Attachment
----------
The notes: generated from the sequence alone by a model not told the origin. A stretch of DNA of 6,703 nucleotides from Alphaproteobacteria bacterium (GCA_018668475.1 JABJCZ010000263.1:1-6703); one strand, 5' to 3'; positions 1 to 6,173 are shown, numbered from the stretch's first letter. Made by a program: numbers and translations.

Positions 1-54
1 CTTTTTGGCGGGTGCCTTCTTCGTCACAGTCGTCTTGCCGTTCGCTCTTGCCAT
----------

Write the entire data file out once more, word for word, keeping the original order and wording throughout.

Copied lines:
The notes: generated from the sequence alone by a model not told the origin. A stretch of DNA of 6,703 nucleotides from Alphaproteobacteria bacterium (GCA_018668475.1 JABJCZ010000263.1:1-6703); one strand, 5' to 3'; positions 1 to 6,173 are shown, numbered from the stretch's first letter. Made by a program: numbers and translations.

Positions 1-54
1 CTTTTTGGCGGGTGCCTTCTTCGTCACAGTCGTCTTGCCGTTCGCTCTTGCCAT